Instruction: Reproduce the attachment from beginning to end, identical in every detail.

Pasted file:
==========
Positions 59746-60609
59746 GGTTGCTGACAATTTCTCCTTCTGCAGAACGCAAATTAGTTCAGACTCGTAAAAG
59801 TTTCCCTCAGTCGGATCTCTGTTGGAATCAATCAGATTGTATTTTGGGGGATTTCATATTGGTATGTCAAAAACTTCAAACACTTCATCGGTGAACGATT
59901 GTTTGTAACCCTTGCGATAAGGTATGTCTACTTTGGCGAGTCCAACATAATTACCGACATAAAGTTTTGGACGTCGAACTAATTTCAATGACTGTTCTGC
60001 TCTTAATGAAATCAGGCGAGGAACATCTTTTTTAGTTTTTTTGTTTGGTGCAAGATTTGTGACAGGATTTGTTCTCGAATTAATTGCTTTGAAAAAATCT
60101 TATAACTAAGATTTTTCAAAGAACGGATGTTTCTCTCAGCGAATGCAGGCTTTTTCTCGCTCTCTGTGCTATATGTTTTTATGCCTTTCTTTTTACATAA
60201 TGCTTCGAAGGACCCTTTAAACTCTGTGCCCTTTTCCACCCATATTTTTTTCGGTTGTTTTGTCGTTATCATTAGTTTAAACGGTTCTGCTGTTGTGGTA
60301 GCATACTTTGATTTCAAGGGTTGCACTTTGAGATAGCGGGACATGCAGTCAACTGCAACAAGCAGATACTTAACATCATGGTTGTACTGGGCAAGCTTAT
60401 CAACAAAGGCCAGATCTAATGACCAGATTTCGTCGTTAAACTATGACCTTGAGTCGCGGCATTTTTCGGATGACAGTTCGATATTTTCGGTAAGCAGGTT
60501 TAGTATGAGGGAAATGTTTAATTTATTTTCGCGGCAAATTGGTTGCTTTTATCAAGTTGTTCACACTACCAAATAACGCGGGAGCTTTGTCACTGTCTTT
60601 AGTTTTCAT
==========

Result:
Positions 59746-60609
59746 GGTTGCTGACAATTTCTCCTTCTGCAGAACGCAAATTAGTTCAGACTCGTAAAAG
59801 TTTCCCTCAGTCGGATCTCTGTTGGAATCAATCAGATTGTATTTTGGGGGATTTCATATTGGTATGTCAAAAACTTCAAACACTTCATCGGTGAACGATT
59901 GTTTGTAACCCTTGCGATAAGGTATGTCTACTTTGGCGAGTCCAACATAATTACCGACATAAAGTTTTGGACGTCGAACTAATTTCAATGACTGTTCTGC
60001 TCTTAATGAAATCAGGCGAGGAACATCTTTTTTAGTTTTTTTGTTTGGTGCAAGATTTGTGACAGGATTTGTTCTCGAATTAATTGCTTTGAAAAAATCT
60101 TATAACTAAGATTTTTCAAAGAACGGATGTTTCTCTCAGCGAATGCAGGCTTTTTCTCGCTCTCTGTGCTATATGTTTTTATGCCTTTCTTTTTACATAA
60201 TGCTTCGAAGGACCCTTTAAACTCTGTGCCCTTTTCCACCCATATTTTTTTCGGTTGTTTTGTCGTTATCATTAGTTTAAACGGTTCTGCTGTTGTGGTA
60301 GCATACTTTGATTTCAAGGGTTGCACTTTGAGATAGCGGGACATGCAGTCAACTGCAACAAGCAGATACTTAACATCATGGTTGTACTGGGCAAGCTTAT
60401 CAACAAAGGCCAGATCTAATGACCAGATTTCGTCGTTAAACTATGACCTTGAGTCGCGGCATTTTTCGGATGACAGTTCGATATTTTCGGTAAGCAGGTT
60501 TAGTATGAGGGAAATGTTTAATTTATTTTCGCGGCAAATTGGTTGCTTTTATCAAGTTGTTCACACTACCAAATAACGCGGGAGCTTTGTCACTGTCTTT
60601 AGTTTTCAT